The impact of a worksite migraine intervention program on work productivity, productivity costs, and non-workplace impairment among Spanish postal service employees from an employer perspective.Curr Med Res Opin. 2004 Nov; 20(11):1805-14.CM
Migraine is associated with a significant productivity loss to employers, who may benefit from making a migraine intervention available to their employees.
To evaluate changes in migraine-related productivity and non-workplace impairment associated with a migraine intervention program from the employer perspective.
This was a pre-test post-test study of Spanish Postal Service employees with migraine. The intervention consisted of counseling from occupational health physicians and rizatriptan 10 mg for symptomatic treatment of two subsequent migraine headaches. Physicians also prescribed additional medications for migraine prophylaxis, treatment of tension headaches, and rescue medications. Migraine-related work loss and non-workplace impairment (interference with daily and social activities) were self-reported at baseline (pre-intervention) and separately following each migraine headache (post-intervention) with the aid of a diary. Migraine-related work loss was reported as work loss due to absenteeism, reduced productivity while at work, and the sum of the two (total lost work day equivalents [LWDE]). An employer perspective was taken for the cost analysis, and thus productivity costs were the only costs considered.
A total of 436 patients comprised the population for analysis. The number of migraine-related LWDE per migraine attack were 0.48 days per migraine headache in the month before the intervention, decreasing to 0.20 days and 0.07 days per migraine headache during the first and second migraine headaches following the intervention (p < 0.0001 vs. baseline). Total migraine-related productivity costs per migraine headache were 34 euros/patient before the intervention, decreasing to 14 euros/patient and 5 euros/patient during the first and second headaches following the intervention (p < 0.0001). Non-workplace activity impairment was also significantly reduced (p < 0.0001) following the intervention. The main limitations of the study were the lack of a parallel control group and the potential for differential recall bias between the usual care and the intervention periods. In addition, the results may not be generalizable to other employers or other countries.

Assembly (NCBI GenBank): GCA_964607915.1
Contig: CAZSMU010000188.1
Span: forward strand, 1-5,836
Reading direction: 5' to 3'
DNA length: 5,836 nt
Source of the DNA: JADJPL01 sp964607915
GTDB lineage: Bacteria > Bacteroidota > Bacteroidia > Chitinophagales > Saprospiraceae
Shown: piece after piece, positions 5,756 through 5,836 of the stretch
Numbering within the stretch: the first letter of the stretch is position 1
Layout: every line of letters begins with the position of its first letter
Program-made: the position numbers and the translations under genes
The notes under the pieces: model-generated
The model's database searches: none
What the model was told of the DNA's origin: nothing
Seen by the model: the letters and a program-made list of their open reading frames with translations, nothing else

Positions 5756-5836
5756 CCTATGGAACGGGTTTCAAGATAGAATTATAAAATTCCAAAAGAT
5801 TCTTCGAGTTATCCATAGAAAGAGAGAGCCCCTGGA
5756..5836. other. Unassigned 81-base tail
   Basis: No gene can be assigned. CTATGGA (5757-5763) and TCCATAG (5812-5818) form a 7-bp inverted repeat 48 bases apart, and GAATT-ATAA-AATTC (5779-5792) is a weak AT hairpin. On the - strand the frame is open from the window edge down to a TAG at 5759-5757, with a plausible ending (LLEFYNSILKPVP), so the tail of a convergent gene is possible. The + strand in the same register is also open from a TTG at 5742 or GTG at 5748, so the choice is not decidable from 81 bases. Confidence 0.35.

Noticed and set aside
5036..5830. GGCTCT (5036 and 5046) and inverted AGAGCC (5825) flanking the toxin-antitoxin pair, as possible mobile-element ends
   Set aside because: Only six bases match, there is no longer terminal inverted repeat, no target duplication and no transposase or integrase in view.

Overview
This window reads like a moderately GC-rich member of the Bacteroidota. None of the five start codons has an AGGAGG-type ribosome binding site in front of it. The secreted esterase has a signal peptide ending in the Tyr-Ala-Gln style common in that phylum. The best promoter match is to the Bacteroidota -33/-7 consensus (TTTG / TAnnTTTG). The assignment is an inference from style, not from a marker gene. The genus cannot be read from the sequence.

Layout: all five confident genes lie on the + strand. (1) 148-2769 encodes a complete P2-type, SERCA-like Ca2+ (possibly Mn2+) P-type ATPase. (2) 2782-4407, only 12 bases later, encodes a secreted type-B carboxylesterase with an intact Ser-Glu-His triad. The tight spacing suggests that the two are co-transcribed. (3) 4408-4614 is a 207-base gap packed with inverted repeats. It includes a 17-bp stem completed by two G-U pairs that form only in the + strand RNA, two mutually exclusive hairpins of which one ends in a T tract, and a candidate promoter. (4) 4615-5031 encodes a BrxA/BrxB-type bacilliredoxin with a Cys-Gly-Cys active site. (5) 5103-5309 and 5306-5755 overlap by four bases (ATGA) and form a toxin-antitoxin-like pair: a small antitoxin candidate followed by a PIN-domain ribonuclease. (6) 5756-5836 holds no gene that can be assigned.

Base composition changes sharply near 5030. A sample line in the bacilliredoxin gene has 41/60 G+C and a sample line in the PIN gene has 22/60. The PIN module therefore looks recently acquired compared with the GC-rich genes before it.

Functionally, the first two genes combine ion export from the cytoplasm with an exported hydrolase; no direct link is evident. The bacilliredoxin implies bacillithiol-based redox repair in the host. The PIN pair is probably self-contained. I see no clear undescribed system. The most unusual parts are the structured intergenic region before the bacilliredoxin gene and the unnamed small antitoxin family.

This study documents the value of a workplace migraine intervention program, which focused on migraine prevention and rizatriptan-based symptomatic treatment. It also highlights the important role occupational health clinics can play in helping employers and employees reduce the burden of migraine.